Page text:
It has been awhile since I last wrote anything; for some reason, all of February has been hectic for me. On February 23, me a and a few other friends competed in the Canadian Computing Challenge (CCC).
The competition is held annually around February and is divided into two categories: juniors and seniors for students in grades 8 to 12 in Canada. It lasts 3 hours and students can use any standard programming language in the first round. If they made it into the top 20, they will be invited to compete in the second round in May, but are limited to using Pascal, C, or C++.
- Simple Arithmetic
Senior topics (in addition to junior topics)
- Tricky Loops and Arrays
- Graph Theory
Of course, these are only some of the many other topics in computer science that are covered by the questions. Check out the unofficial answers site to compare the differences in difficulty.
Although we had little understanding of the advanced topics in computer science such as graphs and trees, most of us competed in the senior level. We all wanted the challenge to test what we learned from our computer science classes in school.
In total, the contest took me three hours to fully finish two of the five questions. Technically, this was a fail but considering that last year’s average was only 14/75 marks, I feel confident about my final score.
Since the official contest questions and unofficial answers are not released yet, I decided to share my answers and see if anyone else has did something similar. The given questions are only a summary of the official question.
Problem S1: Computer Purchase
In order to increase your performance on the ABC (Another Buying Contest), you decide that you need a new computer. When determining which computer to buy, you narrow your search categories to:
- RAM, R (integer between 1-128)
- CPU, S (integer between 1-4000)
- Disk Dive Space, D (integer between 1-3000)
You perform some analysis and determine that the most preferred machine is the machine that has the largest value of the formula: 2 * R + 3 * S + D.
The first line of input will be an integer (between 0 to 10,000) indicating the remaining lines of input. The remaining lines will contain a computer name, R, S, and D; all separated by a space.
4 ABC 13 22 1 DEF 10 20 30 GHI 11 2 2 JKL 20 20 20
The output will contain two lines: the names of the top two optimal computers in decending order. If there are computers of equal value, the computer name shortest in length is preferred.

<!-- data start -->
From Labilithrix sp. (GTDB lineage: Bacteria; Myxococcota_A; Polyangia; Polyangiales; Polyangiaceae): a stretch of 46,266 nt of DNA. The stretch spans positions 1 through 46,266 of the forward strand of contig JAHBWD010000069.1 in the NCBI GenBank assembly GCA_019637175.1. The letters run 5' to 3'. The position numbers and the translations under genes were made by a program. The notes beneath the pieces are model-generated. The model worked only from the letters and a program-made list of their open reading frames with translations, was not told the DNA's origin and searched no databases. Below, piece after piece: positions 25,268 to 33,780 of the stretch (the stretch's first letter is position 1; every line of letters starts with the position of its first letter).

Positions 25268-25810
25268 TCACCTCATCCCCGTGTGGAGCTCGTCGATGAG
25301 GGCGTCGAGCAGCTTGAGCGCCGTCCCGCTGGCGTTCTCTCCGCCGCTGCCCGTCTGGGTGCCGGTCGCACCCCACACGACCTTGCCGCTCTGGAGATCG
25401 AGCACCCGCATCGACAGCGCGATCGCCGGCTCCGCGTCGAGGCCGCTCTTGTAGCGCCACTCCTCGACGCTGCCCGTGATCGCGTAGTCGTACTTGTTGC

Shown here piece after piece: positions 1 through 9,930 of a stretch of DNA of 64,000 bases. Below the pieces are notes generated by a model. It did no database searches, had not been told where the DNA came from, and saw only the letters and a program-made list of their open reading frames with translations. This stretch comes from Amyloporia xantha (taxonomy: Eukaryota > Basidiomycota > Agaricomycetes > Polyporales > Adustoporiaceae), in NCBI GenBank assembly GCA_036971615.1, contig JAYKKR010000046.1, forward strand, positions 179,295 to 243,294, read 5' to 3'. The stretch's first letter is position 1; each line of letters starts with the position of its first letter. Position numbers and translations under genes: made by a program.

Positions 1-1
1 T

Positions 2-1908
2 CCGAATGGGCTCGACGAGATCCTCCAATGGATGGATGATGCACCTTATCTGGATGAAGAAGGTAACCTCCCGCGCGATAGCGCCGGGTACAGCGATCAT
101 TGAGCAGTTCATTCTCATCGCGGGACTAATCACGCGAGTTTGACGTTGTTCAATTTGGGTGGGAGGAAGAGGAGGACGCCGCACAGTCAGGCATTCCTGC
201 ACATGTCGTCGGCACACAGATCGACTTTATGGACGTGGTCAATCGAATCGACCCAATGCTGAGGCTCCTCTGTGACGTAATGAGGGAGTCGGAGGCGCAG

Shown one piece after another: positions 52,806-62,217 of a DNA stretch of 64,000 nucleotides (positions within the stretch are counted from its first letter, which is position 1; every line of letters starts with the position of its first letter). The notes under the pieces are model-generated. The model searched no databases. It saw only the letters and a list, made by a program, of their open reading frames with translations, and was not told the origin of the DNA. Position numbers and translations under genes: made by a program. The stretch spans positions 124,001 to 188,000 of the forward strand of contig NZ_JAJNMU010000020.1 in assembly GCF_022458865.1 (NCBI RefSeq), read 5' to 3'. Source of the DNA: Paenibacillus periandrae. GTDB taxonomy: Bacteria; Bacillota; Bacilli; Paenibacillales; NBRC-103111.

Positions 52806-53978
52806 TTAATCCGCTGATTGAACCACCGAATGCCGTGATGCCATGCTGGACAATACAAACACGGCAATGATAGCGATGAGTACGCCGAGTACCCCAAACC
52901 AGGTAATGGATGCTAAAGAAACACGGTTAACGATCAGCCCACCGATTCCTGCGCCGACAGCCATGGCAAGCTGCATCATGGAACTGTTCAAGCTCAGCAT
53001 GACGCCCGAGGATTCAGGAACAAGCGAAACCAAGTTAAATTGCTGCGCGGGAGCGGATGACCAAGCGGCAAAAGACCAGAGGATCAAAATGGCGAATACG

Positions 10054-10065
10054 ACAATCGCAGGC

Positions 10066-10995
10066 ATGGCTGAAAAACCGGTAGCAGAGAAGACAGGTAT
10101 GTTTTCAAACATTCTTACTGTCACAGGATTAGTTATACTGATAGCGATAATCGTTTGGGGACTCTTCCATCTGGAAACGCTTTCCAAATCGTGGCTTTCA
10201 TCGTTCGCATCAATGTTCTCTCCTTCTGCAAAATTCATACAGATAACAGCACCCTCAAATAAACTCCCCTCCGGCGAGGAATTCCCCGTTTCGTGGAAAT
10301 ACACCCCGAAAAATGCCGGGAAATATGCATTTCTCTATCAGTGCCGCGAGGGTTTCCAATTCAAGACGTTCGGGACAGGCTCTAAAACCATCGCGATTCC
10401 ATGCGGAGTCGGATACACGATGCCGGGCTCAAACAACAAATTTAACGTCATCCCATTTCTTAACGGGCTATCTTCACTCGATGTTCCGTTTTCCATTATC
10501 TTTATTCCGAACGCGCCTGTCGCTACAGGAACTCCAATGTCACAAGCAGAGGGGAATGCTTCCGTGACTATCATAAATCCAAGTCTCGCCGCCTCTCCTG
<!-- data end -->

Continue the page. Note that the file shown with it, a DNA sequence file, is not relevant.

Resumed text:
Computer ABC has a preference value of 93; DEF has 110; GHI has 30; and JKL has 120. Therefore, the output will print out computers JKL and DEF.
The obvious solution would be to simply use .NET’s built-in sort function. Unfortunately, due to the extra restriction for computers with equal preference values, I had to use a lot of IF statements to manually compare and sort.
Problem S2: Huffman Encoding
There is an ingenious text-compression algorithm called Huffman coding, designed by David Huffman in 1952. The basic idea is that each character is associated with a binary sequence. These binary sequences satisfy the prefix-free property: a binary sequence for one character is never a prefix of another binary sequence.
The task was to read a Huffman code and a binary sequence and decode the sequence to its character equivalent. My method was to do a simple search through the binary sequence for each of the given Huffman code. Unfortunately, the more that I think about this question, the more I doubt this can work for longer Huffman codes and binary sequences because it only has the prefix-free property; thus, it might be possible to have duplicate suffixes for longer sequences.
5 A 00 B 01 C 10 D 110 E 111 00000101111
Like the first question, the first line n (between 1 to 20) is the remaining number of inputs (Huffman codes). Each line of Huffman code is an alphabet character, a space, and its corresponding binary sequence (at most 10 digits). The n+2nd line (last line) contains the binary sequence that needs to be decoded.
As I said before, this might not work for other test cases.
I tried S3 but I already know that I did that wrong. The rest of the problems were just too difficult at my current skill level to solve.
- Problem S3 involved complex decision making and grouping (although this is simple, I ran out of time by the time I realized this algorithm).
- Problem S4 requires Dijkstra’s algorithm or something similar to find the shortest path of a graph.
- Problem S5 requires finding the shortest path in a binary tree graph (at least this is what I think the question is about).
Well that’s all the senior questions for this year’s competition. I tried my best but I wonder if my best is enough to earn me an acceptance into the University of Waterloo mathematics or engineering department. I just hope I can at least earn a certificate from this year’s competition!
In the meantime while I am waiting for the results, I’m going to get some rest and prepare for next year’s competition.
I am a remote freelance software developer living in Waterloo, Canada. I am also currently working on an unannounced indie game.